"The United States urges all parties to exercise restraint," said State Department spokesperson Victoria Nuland in a statement.
The State Department was responding to reports from South Sudan that its former foe Sudan had bombed oil fields in a dispute over oil transit fees. Now independent South Sudan has to pump its oil from southern fields to a Red Sea port through northern pipelines and must pay transit fees to Sudan, Voice of America said.
The two countries separated peacefully in July after decades of civil war.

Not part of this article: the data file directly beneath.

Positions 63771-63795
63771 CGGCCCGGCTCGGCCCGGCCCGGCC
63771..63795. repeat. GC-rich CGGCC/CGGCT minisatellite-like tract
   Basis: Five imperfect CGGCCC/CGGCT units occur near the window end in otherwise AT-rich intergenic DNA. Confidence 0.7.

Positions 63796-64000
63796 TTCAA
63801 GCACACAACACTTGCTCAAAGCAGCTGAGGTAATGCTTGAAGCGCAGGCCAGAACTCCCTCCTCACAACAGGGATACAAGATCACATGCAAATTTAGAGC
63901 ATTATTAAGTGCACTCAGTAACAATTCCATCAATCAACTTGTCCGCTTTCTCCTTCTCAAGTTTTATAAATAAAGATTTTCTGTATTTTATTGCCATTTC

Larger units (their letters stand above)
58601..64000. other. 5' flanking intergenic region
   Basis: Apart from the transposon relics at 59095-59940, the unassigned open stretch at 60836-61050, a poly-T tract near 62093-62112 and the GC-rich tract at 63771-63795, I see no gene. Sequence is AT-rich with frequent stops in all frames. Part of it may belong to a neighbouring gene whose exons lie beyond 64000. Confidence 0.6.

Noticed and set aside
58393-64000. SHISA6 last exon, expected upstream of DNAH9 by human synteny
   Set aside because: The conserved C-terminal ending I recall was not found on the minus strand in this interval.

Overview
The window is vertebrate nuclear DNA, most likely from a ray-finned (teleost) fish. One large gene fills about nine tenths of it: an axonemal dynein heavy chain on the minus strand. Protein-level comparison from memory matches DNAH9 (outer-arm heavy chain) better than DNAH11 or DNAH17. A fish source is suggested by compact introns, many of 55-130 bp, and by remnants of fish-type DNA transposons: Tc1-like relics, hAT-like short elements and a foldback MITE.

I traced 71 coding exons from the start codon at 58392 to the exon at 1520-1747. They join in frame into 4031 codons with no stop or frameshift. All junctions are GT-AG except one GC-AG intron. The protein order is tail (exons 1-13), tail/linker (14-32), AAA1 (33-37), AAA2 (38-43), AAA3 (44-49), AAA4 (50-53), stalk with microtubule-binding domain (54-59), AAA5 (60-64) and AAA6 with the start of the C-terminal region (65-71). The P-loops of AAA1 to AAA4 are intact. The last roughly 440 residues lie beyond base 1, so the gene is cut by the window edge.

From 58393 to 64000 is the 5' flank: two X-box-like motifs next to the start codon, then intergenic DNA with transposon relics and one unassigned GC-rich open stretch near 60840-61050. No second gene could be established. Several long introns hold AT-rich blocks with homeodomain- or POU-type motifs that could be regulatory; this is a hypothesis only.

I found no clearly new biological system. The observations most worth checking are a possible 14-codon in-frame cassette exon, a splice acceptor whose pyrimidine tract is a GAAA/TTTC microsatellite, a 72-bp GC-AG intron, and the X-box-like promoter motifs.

A South Sudan government spokesman said oil production was shut down Wednesday after two Sudanese jet fighters bombed oil fields in Unity state, damaging two wells and two vehicles. Production shut down in January when South Sudan accused Sudan of stealing its oil.
"These oil fields that they are targeting are about 75 kilometers (46.6 miles) from our borders with the Republic of Sudan," South Sudan spokesman Barnaba Marial Benamin told VOA. "It means they have flown into our territory about 74 kilometers, and that is violating the airspace and territorial integrity of the Republic of South Sudan."
Sudan has denied any responsibility for the bombing. South Sudan said it would bring up the issues of oil, debt relief and contested borders at the next round of African Union talks in Ethiopia next week.